Working with a Principal Advisor
IMB requires that all IMB postgraduate candidates have a single Principal Advisor.
It is important that candidates appreciate that IMB Lab Heads (your Principal Advisor) are internationally acclaimed leaders in their fields, and have a great many demands on their time. These include (but are not limited to) maintaining their expertise by reading and analyzing to the latest scientific literature, including attending and presenting at major international/domestic conferences. They also write and review scholarship, grant and fellowship applications for a range of agencies (UQ, ARC, NHMRC...), and submit and referee manuscripts, and serve as editors, for high impact peer reviewed scientific journals. In spare moments they review and plan their own research (your project included), create and identify valuable intellectual property, draft and submit patents, and commercialize discoveries. Many IMB Lab Heads have significant administrative responsibilities, across IMB and UQ, as well Australian and international societies and agencies, as well as strong relationships with industry. It is this high level of activity and achievement that differentiates IMB Lab Heads, and that no doubt attracted you to join them in the first place.
It is also important to realize that although your Principal Advisor committed to support you for the duration of your postgraduate studies, this does not mean that you have exclusive call on their time. The relationship between candidate and Principal Advisor is a complex balancing act that works best if the candidate rapidly acquires a level of independence that allows them to problem solve day-to-day issues, with the more challenging problems and exciting results being brought to the attention of the Principal Advisor. Be sure to draw on your Associate Advisor(s) and to a lesser but nonetheless important degree the non-advisory members of your Candidature Committee. Dont forget that you are part of a research group, an IMB Division, and the IMB (and UQ). There is a wealth of expertise and resources available at your finger tips, if you take the time to learn how to access it.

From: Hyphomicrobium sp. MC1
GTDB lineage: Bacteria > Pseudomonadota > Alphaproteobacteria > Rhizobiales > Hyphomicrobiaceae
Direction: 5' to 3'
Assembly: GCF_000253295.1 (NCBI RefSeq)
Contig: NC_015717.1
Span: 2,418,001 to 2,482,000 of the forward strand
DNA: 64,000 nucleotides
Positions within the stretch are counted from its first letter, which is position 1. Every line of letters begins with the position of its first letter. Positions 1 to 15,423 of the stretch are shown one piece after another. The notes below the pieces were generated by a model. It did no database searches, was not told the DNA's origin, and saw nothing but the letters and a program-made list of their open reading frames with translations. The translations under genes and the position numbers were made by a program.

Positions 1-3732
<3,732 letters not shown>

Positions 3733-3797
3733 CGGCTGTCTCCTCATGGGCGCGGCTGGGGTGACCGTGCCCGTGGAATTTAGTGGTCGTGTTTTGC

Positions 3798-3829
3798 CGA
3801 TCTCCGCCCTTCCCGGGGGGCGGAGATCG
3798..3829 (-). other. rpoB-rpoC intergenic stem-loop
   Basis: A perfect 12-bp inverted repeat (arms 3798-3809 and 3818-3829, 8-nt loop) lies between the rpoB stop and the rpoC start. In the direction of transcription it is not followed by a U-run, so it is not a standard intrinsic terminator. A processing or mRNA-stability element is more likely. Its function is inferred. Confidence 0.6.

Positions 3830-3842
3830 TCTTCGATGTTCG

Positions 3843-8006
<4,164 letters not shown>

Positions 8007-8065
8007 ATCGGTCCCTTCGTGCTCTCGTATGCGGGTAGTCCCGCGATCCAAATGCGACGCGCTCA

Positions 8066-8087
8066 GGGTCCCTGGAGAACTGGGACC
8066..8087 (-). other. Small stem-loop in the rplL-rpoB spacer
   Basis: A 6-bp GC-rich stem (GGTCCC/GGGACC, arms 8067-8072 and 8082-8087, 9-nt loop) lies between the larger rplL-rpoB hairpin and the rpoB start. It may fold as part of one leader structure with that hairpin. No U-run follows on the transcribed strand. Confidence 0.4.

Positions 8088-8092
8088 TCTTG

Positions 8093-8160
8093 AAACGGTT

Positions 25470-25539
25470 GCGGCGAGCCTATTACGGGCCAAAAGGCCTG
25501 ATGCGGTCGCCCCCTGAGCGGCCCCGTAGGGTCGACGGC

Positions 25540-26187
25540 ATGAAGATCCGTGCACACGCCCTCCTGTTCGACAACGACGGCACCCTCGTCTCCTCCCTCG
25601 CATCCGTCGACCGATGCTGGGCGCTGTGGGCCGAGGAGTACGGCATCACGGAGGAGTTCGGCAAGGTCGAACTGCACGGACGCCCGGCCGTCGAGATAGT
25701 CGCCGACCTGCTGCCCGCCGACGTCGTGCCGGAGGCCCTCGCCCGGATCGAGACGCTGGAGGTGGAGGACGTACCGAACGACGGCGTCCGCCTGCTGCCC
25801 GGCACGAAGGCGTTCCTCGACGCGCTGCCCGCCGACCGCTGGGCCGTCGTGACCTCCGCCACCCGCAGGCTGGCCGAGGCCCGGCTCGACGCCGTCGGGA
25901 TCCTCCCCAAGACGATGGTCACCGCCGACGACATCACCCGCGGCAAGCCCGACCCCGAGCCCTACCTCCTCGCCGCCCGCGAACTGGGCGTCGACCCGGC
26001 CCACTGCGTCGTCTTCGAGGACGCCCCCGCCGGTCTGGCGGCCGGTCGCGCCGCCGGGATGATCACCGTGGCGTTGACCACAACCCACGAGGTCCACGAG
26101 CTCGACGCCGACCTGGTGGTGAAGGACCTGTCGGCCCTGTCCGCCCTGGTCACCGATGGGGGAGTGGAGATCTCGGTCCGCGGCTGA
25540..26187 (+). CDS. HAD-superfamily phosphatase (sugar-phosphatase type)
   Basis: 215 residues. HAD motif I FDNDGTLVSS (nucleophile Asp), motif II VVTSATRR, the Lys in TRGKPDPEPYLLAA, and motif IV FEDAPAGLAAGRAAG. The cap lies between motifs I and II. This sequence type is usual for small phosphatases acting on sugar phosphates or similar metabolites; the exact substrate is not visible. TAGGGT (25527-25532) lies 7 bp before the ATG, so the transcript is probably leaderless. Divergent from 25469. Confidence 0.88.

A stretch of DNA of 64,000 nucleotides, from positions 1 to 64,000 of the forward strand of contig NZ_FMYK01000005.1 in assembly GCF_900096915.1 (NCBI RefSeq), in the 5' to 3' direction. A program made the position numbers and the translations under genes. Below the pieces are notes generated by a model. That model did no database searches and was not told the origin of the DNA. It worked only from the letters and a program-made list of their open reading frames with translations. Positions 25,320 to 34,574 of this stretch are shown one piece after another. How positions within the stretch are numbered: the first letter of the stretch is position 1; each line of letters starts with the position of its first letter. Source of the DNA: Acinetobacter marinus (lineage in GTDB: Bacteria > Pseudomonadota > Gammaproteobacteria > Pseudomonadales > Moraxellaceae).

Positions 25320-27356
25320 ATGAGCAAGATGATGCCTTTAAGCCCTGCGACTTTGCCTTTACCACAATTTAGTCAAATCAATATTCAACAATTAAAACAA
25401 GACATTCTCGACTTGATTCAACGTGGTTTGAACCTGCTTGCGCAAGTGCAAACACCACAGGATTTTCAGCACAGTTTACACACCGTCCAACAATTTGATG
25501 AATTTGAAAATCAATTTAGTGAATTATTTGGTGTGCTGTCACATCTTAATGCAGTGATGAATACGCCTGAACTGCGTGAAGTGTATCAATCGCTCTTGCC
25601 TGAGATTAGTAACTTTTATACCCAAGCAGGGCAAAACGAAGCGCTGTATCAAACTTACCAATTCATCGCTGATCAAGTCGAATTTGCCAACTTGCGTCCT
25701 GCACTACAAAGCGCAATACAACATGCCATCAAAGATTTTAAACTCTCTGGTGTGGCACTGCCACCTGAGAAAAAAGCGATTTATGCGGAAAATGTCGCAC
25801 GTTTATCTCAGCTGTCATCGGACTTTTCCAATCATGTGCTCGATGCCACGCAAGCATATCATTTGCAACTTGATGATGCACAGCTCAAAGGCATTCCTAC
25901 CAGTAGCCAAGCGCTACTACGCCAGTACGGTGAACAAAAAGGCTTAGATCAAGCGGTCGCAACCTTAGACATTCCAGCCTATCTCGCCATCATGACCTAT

All of the above does not in any way lessen the importance of the relationship between you and your Principal Advisor - rather it demonstrates that even as a postgraduate candidate you should be looking to build a network of collaborators - one that has you and your Principal Advisor at the core.